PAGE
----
“I too want to be under His influence and not the influence of Dublin city. I can’t help but be affected by it. I plan to tell you, or write down some of these effects, if only to clear myself of them. And perhaps I can preach in the city if anyone will come in the morning when I’m there. They expect you to do something worth their traveling to Dublin from Wicklow. I feel pressured to perform something special, but it is really up to them to tune in and be receptive. Remember writing advice: ‘Spend all, don’t hold back, don’t save for later.’ I’ll follow that, but I can’t hype, act up, and imitate as if I’m a pure devotee. Neither do I want to wrangle and tell them, ‘You should do this, you should do that, don’t quarrel, etc.’ How are you? We are getting old.
the crane lowers with a bundle
of cut wood or metal rods.
Don’t look now but the girls
and guys are passing under in a danger
zone. Do you want to go out there
and find a few distilled words
in a bookshop? Or write your own, exclusively trained by His Divine Grace. ‘We don’t read some rascal’s books,’ said Srila Prabhupada. ‘We don’t read Mr. John’s philosophy. We read Bhagavatam, we read Bhagavad-gita As It Is.’ I want to be like that too. Sit in the bare room on whatever chair or floor cushion is available, and in the daylight read one of these books as time goes by. Take it in carefully – or else how will you preach?
“Dublin Pieces means writing pieces in a series and means that I am fractured and distracted there, not whole, and it means here are little pieces of that city, like tiny pieces of plaster. I could understand if you said, “Vrndavana Pieces” or “Vrndavana Dust” or even, ‘Here is a piece of dust from the hall where we chanted to 430,000 people.’ Or, ‘Here is a chip from the lectern where I spoke to the archbishop.” But you say only, “Here is the place where I stayed for four days and wrote and worried and read. Yes, read, and did and didn’t. Fell short in the mundane city but didn’t despair. Get it together enough to write on a stiff board, “Hare Krsna, Hare Krsna, Krsna Krsna, Hare Hare.
(Indirectly) ask them to cooperate, but it is theoretical and abstract. You keep distant. You don’t know their history of disagreement. Can’t patch it up. Then just be a neutral force that recommends krsna-katha and the healing power of hari-nama and chanting. Syamananda said he realized how most important was to preach to himself. Sounds like something you’d conclude by reading my books. Yes, to preach to oneself, but it shouldn’t stop there.
“I admit I fall short but I don’t want to get worse. I don’t want to glorify my mediocrity. A writer’s got to write, and if all he sees is a swinging crane outside his window and it looks menacingly close and if he is intent on his celibacy and aloneness and freedom to write without constraints of structure, then let him do so.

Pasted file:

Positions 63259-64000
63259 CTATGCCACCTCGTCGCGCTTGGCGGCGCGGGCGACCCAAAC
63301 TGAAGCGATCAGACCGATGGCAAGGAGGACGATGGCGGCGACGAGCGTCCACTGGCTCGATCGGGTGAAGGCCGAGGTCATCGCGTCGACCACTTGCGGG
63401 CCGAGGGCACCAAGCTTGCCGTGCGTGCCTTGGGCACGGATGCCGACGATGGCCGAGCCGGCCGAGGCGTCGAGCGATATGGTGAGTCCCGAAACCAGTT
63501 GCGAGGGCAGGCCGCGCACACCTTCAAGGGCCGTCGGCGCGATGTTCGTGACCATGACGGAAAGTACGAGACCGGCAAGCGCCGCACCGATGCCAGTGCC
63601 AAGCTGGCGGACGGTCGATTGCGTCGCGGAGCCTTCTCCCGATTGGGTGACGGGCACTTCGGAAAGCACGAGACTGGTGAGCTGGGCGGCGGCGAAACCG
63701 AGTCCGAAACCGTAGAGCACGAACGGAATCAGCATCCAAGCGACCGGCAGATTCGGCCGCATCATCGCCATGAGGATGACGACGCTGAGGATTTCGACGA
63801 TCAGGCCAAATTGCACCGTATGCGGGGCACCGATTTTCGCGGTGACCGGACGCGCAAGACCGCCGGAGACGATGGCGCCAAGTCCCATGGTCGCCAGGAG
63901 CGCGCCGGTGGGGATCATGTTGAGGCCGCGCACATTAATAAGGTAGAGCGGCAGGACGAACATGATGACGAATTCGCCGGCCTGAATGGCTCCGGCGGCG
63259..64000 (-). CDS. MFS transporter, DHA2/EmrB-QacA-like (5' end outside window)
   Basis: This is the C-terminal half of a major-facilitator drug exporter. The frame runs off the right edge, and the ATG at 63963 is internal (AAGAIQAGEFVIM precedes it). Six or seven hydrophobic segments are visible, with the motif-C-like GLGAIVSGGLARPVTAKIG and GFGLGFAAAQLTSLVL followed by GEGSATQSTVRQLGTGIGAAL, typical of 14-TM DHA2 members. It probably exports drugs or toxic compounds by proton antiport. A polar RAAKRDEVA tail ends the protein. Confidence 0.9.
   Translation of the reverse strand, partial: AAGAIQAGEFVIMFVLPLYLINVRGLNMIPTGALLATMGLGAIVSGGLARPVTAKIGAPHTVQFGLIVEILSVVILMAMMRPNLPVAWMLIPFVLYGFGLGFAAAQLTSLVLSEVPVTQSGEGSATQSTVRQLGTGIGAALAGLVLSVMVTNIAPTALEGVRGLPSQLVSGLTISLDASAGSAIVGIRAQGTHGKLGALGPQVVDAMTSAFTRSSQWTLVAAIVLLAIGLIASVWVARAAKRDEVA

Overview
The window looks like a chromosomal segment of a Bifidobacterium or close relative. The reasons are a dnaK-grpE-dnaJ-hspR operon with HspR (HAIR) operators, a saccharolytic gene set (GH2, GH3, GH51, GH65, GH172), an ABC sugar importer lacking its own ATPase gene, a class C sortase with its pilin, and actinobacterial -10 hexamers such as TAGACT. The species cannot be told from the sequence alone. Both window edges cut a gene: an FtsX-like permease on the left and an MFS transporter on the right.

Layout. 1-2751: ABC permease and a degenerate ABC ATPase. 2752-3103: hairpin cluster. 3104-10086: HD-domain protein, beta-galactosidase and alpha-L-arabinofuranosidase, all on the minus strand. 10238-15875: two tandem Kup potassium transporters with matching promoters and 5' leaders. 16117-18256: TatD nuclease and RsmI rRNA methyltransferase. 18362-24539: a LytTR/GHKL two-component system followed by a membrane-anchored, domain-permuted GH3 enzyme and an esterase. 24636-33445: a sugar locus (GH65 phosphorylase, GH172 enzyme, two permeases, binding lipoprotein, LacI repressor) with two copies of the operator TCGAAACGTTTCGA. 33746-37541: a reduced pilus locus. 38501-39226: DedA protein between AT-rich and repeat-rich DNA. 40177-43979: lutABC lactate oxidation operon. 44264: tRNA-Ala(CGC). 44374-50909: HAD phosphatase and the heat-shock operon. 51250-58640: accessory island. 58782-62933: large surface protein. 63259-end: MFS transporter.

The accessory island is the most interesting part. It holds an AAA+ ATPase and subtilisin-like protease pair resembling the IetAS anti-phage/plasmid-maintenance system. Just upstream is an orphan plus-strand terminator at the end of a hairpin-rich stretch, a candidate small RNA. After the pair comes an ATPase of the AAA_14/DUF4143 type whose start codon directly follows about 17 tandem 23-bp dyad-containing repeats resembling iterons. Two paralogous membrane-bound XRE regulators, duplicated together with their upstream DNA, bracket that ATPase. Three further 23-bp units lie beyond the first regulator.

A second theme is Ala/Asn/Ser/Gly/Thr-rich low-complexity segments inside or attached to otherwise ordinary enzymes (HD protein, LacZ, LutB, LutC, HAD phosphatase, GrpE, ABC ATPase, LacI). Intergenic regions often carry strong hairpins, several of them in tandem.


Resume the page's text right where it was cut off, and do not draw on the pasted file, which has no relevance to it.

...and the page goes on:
“Now end this piece #1 and enter the peace of japa, chanted softly in those sacred hours. Pray to Krsna to allow you to say His name with faith and attention and yearning to get the mercy whereby one can understand His name as nondifferent than Himself. I want to at least pray to help others. People in this congregation will hear from me. I pray to be effective.
“One devotee said, ‘I see myself and many ISKCONites as like the persons in the story of the wedding party who rowed in a boat that was anchored. We shout righteously at those who are not in boats, but we ourselves go nowhere.’ It does seem that many of us don’t advance in attraction for hearing about Krsna and making Him the center of our lives. So, if I can improve in japa and be peaceful and come out with a few good books a year, then it is okay.”
“(June 24, 1996, 1:00 A.M., Geaglum)”
This volume is comprised of three parts: prose meditations, free-writes, and poems each of which will be discussed in turn. As an introduction, a brief essay by the author, On Genre, has also been included to provide contextual coordinates for the writing which follows…
A comprehensive retrospective of poetic achievement and prose meditations, using a new trajectory described as “free-writing”. This volume will offer to readers an experience of the creativity versatility which is a hallmark of this author’s writing.
Stream of consciousness poetry that moves with the shifting shapes and colors characteristic of a kaleidoscope itself around the themes of authenticity. This is a book will transport you to the far reaches of the author’s heart and soul in daring ways and will move you to experience your own inner kaleidoscope.
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A narrative poem. challenging and profound, about the journey of an itinerant monk who pursues new means of self-expression.The reader is invited to discover his or her own spiritual pilgrimage within these pages as the author pushes every literary boundary to boldly create something wholly new and inspiring.